Memory is a cruel mistress

Recently wrote a poem based on a conversation with a friend that took place about 3 years ago, about a third party. He texted me to say “ooo I like that poem it reminds me of someone I used to know”.

Well, yes. It’s the same person. You just forgot we had that talk.

This happens to me constantly. My memory of what I say to people and what they say to me is, I estimate, about 38 times more efficient than most people’s. This is great if you’re a poet. I reckon I could sit at home and write poems for thirty years solid without ever having to have another experience again.

But personally, it’s shit. For starters I have a moderate reputation for being a man of few (verbal) words. I tend to assume that if I have said something once, then it will be remembered by others as well as I remember it, so it doesn’t bear repeating. I also tend to assume that anything I say will be taken and understood in the context of everything else I have ever said, rather than heard and evaluated in isolation. I stagger conversations over several meetings, adding to things I said the last time we met, without seeing the need to recap. I talk in spirals rather than straight lines, overlapping circles of conversation over time.

This probably makes me very, very, annoying and at times, completely incomprehensible. At least poems are self-contained without the need for context (or they should be) which is perhaps why I like writing them.

The other problem is that attempts at lying/hypocrisy/revisionism are generally immediately obvious to me, which does not make for smooth relationships. I suspect that most friendships are greatly enhanced by the almost complete inability most people seem to have to remember a damn word anyone says to them. Assuming they were even listening to start with. Then there is the beer thing. I remember what I say when drunk. Other people claim not to. This may be no more than an excuse to say what they like when in pubs. I dunno. 

I’m sure my social life would be greatly improved overnight by a set of earplugs.

Of course, a capacity to remember all the things flags up, constantly, just how conflicted and contradictory most people are, most of the time. It becomes an in-yer-face facet of humanity that can go one of two ways.  You can either sink into a pit of despair over just how little sense human beings make OR you can sigh and feel all compassionate about just how rubbish we tend to be.

I’m no better. I talk constant twaddle.

Truth‘ is pretty malleable when it comes to human stuff. At best it may be what is true for that person on that day, but next Wednesday? Anybody’s guess.

Personal blogs are great for this. You can (if you feel inclined) sift through someone’s posts over an extended period and find all kinds of glaring contradictions and non-sequiturs. Proving that bloggers are real human beings rather than robots. That we are all as confused as fuck.



7 thoughts on “Memory is a cruel mistress

  1. A post that resonates 😏 2things that grate me are : when someone quotes me back something that I told them and they say “someone told me….” and :: I have heard my ideas/work blatantly carried forth by another as their personal idea! Thing is, there is some psychological phenomena that happens in these people’s brains so they actually BELIEVE themselves. It all brings to mind something our fellow blogger Rosiebooks once quoted ‘but weaving nets to catch the wind’ and that’s life 🌞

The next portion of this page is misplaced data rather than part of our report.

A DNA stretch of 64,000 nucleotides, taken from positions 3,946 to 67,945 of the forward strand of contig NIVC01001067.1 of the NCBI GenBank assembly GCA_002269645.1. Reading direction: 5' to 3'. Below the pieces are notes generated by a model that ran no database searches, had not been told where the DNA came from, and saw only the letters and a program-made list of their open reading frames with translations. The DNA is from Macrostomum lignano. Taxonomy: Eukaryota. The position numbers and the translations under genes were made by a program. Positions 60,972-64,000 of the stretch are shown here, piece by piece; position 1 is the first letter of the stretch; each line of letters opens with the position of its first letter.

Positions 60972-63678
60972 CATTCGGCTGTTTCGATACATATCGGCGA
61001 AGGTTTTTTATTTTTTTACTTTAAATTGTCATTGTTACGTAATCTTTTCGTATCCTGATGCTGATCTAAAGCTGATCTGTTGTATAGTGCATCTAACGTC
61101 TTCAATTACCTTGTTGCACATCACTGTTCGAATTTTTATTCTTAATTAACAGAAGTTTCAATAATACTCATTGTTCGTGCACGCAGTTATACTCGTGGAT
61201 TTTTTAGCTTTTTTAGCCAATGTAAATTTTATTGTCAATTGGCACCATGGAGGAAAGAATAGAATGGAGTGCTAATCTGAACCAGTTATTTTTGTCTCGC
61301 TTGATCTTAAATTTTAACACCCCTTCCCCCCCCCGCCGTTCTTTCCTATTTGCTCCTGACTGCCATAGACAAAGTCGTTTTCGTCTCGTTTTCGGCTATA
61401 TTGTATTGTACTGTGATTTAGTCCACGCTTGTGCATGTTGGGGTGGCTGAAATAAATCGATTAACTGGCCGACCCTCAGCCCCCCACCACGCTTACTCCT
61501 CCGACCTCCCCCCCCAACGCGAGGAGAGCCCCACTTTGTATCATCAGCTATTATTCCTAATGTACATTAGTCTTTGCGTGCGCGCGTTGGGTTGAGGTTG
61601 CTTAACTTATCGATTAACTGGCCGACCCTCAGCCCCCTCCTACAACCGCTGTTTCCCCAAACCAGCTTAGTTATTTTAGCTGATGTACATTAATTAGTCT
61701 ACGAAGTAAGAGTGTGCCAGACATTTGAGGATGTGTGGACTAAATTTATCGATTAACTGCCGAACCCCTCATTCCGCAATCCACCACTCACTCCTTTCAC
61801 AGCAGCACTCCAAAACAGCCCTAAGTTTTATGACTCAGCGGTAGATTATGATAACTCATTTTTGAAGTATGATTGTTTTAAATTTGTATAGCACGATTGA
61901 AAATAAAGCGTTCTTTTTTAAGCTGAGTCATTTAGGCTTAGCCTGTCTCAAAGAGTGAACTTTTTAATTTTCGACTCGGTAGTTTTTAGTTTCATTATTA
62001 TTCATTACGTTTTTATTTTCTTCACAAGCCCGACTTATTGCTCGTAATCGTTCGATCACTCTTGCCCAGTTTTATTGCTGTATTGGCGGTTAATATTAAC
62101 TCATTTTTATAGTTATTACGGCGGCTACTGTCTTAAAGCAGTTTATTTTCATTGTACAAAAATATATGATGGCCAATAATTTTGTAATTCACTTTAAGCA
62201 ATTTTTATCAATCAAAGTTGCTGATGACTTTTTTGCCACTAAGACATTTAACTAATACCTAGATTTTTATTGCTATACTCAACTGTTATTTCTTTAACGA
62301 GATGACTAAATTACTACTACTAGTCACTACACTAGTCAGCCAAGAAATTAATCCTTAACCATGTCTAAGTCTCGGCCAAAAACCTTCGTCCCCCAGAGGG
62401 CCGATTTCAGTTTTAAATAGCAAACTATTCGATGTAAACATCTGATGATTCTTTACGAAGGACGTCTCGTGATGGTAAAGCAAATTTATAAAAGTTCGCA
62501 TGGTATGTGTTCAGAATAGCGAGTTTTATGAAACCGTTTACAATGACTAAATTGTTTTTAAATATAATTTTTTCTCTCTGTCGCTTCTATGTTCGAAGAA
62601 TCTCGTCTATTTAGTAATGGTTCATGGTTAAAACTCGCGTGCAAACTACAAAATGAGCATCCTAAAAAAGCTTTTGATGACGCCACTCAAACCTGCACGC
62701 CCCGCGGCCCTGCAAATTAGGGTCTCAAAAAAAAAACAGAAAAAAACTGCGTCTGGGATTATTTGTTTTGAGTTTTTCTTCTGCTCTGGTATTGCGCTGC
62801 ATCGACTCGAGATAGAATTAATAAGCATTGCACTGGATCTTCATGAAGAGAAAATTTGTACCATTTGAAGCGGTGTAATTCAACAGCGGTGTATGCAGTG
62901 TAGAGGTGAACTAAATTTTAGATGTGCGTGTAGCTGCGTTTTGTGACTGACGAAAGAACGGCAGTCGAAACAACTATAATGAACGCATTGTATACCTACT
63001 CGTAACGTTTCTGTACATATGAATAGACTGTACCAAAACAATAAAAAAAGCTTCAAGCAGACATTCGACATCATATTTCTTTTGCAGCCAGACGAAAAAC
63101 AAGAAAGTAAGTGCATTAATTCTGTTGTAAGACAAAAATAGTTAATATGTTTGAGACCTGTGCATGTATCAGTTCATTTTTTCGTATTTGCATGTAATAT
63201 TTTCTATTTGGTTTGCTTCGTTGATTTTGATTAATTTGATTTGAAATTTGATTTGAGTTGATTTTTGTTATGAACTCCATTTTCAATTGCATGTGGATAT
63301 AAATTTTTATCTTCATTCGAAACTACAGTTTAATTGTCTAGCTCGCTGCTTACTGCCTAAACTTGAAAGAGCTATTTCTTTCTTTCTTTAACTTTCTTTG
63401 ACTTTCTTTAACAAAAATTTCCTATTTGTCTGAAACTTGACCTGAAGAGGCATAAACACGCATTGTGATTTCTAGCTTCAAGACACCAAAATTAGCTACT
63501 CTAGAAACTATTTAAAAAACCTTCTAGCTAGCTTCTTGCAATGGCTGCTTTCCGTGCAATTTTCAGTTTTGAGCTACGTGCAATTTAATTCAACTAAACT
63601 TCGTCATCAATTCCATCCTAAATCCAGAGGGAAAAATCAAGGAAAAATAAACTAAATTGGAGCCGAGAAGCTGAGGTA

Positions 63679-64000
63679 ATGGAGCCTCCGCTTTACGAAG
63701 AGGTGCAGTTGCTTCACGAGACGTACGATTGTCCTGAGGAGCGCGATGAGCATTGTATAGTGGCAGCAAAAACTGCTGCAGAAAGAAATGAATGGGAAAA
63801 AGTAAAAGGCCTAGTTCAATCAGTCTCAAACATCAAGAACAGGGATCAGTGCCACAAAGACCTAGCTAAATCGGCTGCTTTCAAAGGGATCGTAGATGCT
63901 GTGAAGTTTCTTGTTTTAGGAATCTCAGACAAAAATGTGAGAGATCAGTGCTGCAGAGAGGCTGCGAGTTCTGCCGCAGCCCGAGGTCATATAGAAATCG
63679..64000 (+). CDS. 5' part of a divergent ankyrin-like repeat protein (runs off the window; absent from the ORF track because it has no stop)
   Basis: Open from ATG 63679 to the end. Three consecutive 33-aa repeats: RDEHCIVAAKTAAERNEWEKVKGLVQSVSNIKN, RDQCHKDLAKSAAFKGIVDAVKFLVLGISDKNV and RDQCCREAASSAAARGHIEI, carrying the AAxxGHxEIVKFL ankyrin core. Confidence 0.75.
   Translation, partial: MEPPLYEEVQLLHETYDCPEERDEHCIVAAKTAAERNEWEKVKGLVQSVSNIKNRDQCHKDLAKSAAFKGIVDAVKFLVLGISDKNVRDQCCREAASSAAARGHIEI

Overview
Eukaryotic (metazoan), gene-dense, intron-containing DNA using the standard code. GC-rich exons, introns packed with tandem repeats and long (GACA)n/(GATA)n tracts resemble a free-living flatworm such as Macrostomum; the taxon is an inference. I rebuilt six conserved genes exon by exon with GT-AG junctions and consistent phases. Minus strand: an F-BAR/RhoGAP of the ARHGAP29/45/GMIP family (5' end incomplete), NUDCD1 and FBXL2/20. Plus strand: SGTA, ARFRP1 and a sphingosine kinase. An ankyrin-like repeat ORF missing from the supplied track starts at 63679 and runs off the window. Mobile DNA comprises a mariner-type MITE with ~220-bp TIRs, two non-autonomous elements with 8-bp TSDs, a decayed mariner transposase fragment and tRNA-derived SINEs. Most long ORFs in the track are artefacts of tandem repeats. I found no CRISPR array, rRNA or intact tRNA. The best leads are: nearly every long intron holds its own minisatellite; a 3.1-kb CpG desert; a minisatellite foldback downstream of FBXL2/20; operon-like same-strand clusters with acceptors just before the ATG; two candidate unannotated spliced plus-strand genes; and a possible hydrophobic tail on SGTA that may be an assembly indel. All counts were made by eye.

Liked by 1 person

  2. I recognise that ability. Ex could quote back to me every single thing I ever said to him, though at the time he’d seemed totally bored and not listening!

    You are right about contradictions and non-sequiturs of course. Have often been aware of them even whilst writing. The only thing is, it’s more subtle than right or wrong. There’s so much ambiguity and conflict, especially when recalling emotions – sometimes two or more paradoxical ‘events’ are happening at once.

    If you read me writing about my father, for example you will find a whole series of recollections, some loving, some fearful, some amused and admiring, some full of hate. Somehow or other, they are all true. : )

    Liked by 1 person

    • Exactly my point. Truth isn’t fixed when talking about emotion. Emotion is best described by holding multiple facets together that may seem contradictory but are part of a complex whole. You can’t boil emotion down to rational soundbites. I’m the same and you need to give leeway to people for that complexity.

      Liked by 2 people

      • Yes. I think compassion comes partly from the penny having dropped, ie from having understood what, and why, one is. I wouldn’t think Ex knows even now. Understanding begins to give you at least the edge of the other person’s perspective.

        However, he – and I, though nine years his junior – grew up not even knowing the word and no allowances were made for difference, at school or at work: you were just mocked and taken advantage of. That happened to us both.

        I think maybe having a spectrum child of your own must help. : )

        Liked by 1 person

    • I think it is also true that autistic types are bloody useless at looking as though they are paying attention; but actually are paying more attention than most. One of my post-divorce girlfriends used to get angry about me “looking through her” when we met after an interval, rather than at her. It really used to upset me. I adored her and those moments were the highlight of my week. Then I got yelled at.

      Liked by 1 person

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